Prediction 2: Financial regulators will focus on DeFi

The growth in the DeFi space has been incredible, with Elliptic finding that the total capital locked in DeFi services grew by more than 1,700% in 2021 to reach USD 247 billion.

While this presents opportunities for underserved individuals and organizations to access financial services, there is a downside: DeFi is also being exploited by malicious actors to steal, defraud, and launder funds.

Most financial regulators globally have not yet clarified whether their existing frameworks apply to DeFi protocols. Despite this, lawmakers are attempting to apply the same regulatory principles used in traditional finance to this new ecosystem to protect investors, and it won’t be long before local regulators bring DeFi under the purview of AML regulations. / Existing CFTs.

We are already seeing the groundwork being laid for local approaches in some jurisdictions. In August 2021, the US Securities Commission (SEC) imposed a cease and desist order about the operators DeFi money marketwhich offered more than $30 million worth of unregistered offerings using a DeFi protocol, due to concerns about money laundering and cheating its customers.

As regulators take a closer look at the DeFi space, developers and market participants will need to prepare to meet new requirements.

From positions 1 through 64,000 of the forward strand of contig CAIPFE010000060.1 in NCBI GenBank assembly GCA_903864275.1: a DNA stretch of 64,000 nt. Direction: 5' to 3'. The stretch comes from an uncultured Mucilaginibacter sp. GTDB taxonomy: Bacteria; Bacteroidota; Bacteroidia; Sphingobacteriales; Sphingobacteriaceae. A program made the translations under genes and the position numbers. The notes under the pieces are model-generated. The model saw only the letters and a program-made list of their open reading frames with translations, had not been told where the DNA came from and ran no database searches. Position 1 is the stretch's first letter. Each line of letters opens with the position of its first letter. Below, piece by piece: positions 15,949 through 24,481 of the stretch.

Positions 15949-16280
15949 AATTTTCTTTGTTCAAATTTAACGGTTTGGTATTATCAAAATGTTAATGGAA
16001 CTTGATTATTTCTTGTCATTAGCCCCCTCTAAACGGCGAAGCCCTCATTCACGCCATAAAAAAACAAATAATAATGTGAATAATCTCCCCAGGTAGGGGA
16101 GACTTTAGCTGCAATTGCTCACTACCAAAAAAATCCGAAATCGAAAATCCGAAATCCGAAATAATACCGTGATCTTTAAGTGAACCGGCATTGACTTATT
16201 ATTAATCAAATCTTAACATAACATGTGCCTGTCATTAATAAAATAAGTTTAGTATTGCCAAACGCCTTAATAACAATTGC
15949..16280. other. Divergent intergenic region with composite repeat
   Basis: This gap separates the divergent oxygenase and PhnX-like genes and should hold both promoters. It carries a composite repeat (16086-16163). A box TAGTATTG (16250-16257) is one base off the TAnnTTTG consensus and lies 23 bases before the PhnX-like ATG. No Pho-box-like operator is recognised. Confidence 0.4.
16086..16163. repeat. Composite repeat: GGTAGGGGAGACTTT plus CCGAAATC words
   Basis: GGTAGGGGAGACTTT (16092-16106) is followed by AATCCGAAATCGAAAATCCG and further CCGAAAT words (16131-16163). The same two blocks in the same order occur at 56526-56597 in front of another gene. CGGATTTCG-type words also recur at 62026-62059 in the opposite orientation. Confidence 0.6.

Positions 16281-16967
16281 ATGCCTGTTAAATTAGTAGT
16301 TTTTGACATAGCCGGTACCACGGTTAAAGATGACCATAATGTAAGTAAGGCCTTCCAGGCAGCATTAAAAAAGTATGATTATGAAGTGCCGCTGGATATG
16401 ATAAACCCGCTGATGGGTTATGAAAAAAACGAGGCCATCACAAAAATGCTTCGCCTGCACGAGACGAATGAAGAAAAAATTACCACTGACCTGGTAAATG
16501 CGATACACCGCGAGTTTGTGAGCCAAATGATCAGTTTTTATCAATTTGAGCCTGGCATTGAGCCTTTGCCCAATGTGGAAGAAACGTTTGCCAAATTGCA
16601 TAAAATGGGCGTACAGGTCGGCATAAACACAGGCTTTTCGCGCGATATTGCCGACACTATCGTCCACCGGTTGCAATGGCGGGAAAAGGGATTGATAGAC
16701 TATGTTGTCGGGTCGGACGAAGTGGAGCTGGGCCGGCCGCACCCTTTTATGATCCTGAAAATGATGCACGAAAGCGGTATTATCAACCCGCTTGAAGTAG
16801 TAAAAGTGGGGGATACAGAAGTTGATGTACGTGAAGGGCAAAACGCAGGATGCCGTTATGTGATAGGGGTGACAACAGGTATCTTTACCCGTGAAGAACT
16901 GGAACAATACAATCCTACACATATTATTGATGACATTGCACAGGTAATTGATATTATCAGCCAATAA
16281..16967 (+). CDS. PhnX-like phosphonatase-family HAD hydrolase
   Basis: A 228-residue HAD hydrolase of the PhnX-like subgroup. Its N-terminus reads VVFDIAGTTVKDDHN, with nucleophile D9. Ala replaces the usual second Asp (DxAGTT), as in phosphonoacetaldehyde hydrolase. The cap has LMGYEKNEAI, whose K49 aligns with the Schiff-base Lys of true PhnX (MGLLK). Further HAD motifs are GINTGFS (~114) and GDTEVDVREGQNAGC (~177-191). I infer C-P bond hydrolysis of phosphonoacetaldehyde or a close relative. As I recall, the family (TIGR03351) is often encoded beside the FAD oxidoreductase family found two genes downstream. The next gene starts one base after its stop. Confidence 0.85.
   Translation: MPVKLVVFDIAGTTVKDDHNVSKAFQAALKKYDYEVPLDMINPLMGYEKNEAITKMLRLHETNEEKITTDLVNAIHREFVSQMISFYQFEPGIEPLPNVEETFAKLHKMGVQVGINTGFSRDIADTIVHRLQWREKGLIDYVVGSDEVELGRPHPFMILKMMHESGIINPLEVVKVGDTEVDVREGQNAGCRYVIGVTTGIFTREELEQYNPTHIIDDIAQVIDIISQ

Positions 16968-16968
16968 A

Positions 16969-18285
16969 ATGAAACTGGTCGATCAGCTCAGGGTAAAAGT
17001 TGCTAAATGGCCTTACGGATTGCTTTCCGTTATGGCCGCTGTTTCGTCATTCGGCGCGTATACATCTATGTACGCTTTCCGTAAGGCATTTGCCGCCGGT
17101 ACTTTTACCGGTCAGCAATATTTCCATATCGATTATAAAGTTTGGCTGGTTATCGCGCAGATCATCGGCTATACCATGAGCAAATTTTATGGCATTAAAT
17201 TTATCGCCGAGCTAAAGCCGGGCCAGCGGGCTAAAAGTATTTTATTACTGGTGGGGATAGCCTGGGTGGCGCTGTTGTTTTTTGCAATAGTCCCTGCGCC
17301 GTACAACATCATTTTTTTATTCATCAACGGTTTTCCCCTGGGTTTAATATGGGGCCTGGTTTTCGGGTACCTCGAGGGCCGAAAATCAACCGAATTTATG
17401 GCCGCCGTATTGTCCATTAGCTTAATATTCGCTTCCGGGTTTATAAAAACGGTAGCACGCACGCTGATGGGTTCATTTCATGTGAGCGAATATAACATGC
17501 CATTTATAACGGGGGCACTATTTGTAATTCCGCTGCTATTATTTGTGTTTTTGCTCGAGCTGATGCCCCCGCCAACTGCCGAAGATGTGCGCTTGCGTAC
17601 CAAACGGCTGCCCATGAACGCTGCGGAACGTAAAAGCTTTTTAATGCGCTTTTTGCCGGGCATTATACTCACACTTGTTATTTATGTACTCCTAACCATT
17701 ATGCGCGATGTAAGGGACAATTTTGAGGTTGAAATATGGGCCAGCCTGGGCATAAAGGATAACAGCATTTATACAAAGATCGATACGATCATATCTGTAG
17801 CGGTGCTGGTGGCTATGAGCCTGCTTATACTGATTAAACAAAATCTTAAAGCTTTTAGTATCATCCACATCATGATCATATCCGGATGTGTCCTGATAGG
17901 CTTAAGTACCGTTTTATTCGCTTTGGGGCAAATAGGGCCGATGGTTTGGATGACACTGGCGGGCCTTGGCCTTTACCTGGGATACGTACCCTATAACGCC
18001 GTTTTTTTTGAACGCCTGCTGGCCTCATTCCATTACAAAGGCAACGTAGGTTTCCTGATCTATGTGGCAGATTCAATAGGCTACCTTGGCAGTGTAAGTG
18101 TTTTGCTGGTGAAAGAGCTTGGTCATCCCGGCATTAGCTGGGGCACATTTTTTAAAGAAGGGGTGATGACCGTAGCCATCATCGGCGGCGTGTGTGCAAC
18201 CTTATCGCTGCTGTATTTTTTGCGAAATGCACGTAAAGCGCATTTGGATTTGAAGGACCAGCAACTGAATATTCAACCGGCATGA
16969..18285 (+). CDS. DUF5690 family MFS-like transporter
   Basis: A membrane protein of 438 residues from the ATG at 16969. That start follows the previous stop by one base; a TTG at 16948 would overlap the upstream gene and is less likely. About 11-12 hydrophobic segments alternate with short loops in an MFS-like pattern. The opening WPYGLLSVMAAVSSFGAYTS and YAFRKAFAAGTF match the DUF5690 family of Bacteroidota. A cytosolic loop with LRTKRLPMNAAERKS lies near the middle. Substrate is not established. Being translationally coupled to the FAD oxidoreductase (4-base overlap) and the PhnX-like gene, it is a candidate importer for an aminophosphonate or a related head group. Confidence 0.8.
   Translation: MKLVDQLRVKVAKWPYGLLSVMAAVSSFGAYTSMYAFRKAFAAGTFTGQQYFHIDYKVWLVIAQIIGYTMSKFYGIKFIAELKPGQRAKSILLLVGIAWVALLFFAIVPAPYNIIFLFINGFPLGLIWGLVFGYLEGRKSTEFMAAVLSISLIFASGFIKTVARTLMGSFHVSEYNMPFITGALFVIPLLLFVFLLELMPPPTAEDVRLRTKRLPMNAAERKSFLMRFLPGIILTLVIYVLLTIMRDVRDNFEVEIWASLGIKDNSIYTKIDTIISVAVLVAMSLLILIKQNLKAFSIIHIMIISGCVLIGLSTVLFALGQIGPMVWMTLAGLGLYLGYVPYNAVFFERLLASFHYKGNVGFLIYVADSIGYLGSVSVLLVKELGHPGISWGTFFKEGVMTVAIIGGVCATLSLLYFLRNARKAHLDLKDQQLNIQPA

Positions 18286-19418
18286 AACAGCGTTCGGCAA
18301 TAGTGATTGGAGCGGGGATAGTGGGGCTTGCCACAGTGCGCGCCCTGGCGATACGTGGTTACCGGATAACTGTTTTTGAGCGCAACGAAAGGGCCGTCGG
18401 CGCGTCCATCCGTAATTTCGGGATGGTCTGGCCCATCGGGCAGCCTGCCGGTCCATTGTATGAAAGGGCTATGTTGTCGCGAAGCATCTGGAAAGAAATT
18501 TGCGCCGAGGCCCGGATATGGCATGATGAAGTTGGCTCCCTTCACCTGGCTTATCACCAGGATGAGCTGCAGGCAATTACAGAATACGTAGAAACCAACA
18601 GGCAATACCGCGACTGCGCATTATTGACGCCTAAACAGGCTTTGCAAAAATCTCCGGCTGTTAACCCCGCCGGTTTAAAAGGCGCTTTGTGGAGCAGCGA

Prediction 3: VASP due diligence will become standard practice

In October 2021, the Financial Action Task Force (FATF) published guidance Introduce the concept of counterparty Virtual Asset Service Provider (VASP) due diligence in the crypto industry. These due diligence requirements mirror those of correspondent banking.

In practice, this means that a crypto asset firm is expected to perform adequate due diligence on all other VASPs it is exposed to through customer transactions, such as its fiat currency on-ramps and off-ramps. This includes investigating negative media coverage, identifying any regulatory actions taken against the company, and obtaining evidence that it has sufficient AML, KYC, and data protection controls.

This represents a huge business opportunity for traditional financial institutions. With VASP due diligence common practice across the crypto industry, banks will gain confidence in their compliance processes, attracting many to serve the sector for the first time.

To take advantage of this huge opportunity, banks need to start thinking hard and fast about the changes they will need to make to incorporate crypto businesses efficiently and effectively.

The panorama

While cryptocurrencies have benefited from a lack of clarity and being in a gray area, 2022 could be the year regulation becomes more black or white. Reducing information asymmetries will provide trust and credibility to the ecosystem.

This presents huge opportunities, not only for VASPs themselves, but also for traditional financial institutions, many of which have limited their exposure to crypto assets until now due to market volatility and potential reputational risks.

However, financial institutions will need to be prepared to act quickly when it comes to compliance. Slow movers risk missing out on important new revenue streams where their more agile competitors have already established themselves.